That was never a penalty, ref!
Late last year, the Supreme Court considered a combined appeal on whether certain contractual clauses were unenforceable on the basis that they amounted to penalty clauses.
The general rule is that a clause in a contract which is a penalty clause is unenforceable unless the party relying on it can prove actual loss.
It is not uncommon for parties to commercial contracts to agree that specified sums are to be paid if a party breaches a contractual provision. If the clause is a liquidated damages clause, it is enforceable and the sum set out in the clause is recoverable; if it is a penalty it will not be enforced.
The combined appeal involved 2 cases with very different sets of facts. The first case Cavendish v El Makdessi concerned a sale and purchase agreement of shares. The agreement provided that if the seller of the shares, Mr Makdessi, breached a clause in the agreement prohibiting him from carrying out certain activities, he would not be entitled to certain payments and he would be required to sell the remainder of his shares at a default price. Mr Makdessi admitted he had breached the agreement but argued that the clauses in the agreement were unenforceable penalty clauses.
The second case ParkingEye v Beavis will be of interest to all motorists. Mr Beavis parked his car in a car park in Chelmsford. ParkingEye managed the car park. Prominent notices were displayed in the car park limiting any stay to 2 hours and stating that failure to comply would result in a charge of £85. Mr Beavis overstayed the 2 hour limit by 56 minutes. ParkingEye notified him that the £85 charge was payable. Mr Beavis refused to pay and ParkingEye commenced proceedings against him. Mr Beavis argued the charge was an unenforceable penalty.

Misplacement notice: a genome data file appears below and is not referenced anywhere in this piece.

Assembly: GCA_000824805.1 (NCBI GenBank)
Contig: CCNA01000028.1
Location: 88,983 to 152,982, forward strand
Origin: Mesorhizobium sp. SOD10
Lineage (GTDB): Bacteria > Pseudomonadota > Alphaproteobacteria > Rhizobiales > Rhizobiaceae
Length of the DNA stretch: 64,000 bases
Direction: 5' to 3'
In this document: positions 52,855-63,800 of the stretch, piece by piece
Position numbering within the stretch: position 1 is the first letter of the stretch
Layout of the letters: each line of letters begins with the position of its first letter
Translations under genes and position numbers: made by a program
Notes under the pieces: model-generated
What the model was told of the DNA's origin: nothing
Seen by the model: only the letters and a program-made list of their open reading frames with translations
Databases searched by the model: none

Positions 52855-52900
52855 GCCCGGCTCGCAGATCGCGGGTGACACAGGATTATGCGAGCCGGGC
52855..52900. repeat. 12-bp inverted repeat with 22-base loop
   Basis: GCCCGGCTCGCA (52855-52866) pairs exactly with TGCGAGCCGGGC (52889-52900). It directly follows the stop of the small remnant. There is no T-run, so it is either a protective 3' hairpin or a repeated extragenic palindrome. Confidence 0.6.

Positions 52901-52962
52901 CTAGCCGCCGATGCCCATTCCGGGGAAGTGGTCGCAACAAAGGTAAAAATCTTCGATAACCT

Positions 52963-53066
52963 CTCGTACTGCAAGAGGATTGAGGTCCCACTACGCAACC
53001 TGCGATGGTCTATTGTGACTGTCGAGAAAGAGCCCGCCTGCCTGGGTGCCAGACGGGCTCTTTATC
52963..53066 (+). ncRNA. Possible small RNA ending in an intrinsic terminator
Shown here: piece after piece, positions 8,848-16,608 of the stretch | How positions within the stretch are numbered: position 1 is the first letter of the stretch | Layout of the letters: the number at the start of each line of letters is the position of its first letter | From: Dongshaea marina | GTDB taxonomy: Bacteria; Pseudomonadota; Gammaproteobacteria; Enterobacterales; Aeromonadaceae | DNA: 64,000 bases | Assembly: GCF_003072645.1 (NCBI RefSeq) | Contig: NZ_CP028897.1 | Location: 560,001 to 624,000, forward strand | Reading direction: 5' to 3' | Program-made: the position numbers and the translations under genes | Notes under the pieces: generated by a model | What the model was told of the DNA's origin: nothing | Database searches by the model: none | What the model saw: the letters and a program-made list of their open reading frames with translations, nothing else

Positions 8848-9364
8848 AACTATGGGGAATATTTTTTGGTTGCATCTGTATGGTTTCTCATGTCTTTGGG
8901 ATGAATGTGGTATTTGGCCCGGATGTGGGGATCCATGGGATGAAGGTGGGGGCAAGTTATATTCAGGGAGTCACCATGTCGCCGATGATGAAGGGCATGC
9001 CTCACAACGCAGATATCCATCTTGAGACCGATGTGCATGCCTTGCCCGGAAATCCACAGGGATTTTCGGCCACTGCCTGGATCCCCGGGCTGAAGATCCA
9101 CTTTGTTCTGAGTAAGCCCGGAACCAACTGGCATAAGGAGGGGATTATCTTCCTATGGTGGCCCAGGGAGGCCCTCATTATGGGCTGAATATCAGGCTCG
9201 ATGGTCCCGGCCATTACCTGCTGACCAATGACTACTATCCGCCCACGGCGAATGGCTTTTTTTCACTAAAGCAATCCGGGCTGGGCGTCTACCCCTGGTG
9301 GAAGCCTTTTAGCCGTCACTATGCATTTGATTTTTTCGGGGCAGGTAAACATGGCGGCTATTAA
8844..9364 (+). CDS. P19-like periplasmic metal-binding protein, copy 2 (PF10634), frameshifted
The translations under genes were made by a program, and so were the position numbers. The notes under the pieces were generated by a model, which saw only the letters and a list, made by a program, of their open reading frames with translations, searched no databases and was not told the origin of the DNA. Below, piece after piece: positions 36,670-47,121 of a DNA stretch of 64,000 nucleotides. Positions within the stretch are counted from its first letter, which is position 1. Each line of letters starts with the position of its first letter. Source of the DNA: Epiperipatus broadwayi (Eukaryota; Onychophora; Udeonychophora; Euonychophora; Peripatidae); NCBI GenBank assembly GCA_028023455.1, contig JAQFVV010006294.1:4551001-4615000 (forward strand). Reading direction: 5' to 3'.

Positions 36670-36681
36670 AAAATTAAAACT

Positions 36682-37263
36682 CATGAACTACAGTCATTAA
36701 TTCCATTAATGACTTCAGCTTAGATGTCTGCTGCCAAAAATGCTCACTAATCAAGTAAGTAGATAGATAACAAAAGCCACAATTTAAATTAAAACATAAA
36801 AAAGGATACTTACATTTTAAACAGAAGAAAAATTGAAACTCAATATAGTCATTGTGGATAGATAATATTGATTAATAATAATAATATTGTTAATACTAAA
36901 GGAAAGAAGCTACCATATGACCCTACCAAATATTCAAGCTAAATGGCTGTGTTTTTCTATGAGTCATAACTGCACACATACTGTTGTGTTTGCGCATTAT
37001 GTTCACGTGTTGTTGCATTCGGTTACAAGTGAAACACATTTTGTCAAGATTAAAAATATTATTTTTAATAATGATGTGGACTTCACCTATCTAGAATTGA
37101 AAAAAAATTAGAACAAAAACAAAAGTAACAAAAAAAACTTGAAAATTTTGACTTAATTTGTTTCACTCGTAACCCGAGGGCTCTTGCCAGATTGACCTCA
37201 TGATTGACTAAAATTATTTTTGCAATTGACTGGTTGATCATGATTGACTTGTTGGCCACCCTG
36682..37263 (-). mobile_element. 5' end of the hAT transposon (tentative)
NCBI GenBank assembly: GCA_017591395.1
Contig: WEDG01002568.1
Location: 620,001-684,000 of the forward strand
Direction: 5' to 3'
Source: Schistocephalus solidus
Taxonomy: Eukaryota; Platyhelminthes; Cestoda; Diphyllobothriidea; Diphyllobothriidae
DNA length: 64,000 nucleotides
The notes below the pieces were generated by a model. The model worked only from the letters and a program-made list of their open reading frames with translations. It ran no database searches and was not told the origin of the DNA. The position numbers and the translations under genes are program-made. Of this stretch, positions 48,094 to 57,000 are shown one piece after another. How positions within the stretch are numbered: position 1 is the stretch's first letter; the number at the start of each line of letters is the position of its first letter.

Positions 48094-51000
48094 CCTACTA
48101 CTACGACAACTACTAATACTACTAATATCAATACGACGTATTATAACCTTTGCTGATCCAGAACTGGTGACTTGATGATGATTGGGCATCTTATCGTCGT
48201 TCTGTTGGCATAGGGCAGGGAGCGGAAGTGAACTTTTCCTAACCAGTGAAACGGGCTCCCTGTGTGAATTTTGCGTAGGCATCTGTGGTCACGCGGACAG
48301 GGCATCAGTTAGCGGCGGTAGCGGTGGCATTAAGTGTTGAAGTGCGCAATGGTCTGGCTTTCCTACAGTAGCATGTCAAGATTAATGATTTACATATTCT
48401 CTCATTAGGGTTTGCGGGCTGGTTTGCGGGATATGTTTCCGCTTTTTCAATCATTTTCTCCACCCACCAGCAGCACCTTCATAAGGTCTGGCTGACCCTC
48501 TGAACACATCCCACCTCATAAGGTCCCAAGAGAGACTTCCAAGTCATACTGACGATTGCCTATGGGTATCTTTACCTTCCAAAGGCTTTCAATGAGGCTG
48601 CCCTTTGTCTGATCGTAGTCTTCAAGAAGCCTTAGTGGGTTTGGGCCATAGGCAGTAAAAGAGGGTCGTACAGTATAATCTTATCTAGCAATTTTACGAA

The Supreme Court held that the true test as to whether a clause is a penalty is whether the provision is a secondary obligation which imposes a detriment on the contract breaker which is out of all proportion to any legitimate interest of the innocent party in enforcing the primary obligation. The question is whether the clause is penal and whether it is unconscionable or extravagant. In each case, the Supreme Court held that the relevant clauses were enforceable.
In ParkingEye v Beavis, the Supreme Court held that although ParkingEye did not suffer any loss as a result of motorists who stayed longer than 2 hours, it had a legitimate reason in charging them a sum which extended beyond the recovery of any loss. The legitimate interest included providing a service to the landowner to manage the car park in the interests of retail outlets, their customers and the wider public. £85 was not out of all proportion to its interests and therefore it was neither extravagant nor unconscionable.
The judgment provides a helpful clarification of the law and reaffirms the ability of parties to make their own bargains; although no doubt there will still be arguments over what is a legitimate interest. It also provides a salutary reminder to motorists to not out stay their welcome!
Cavendish Square Holding BV v El Makdessi and ParkingEye Ltd v Beavis  UKSC 67
If you have any queries that arise out of this article or require any advice generally on whether a clause in a contract can be enforced, contact Tracey Ashford on 01562 512484 or firstname.lastname@example.org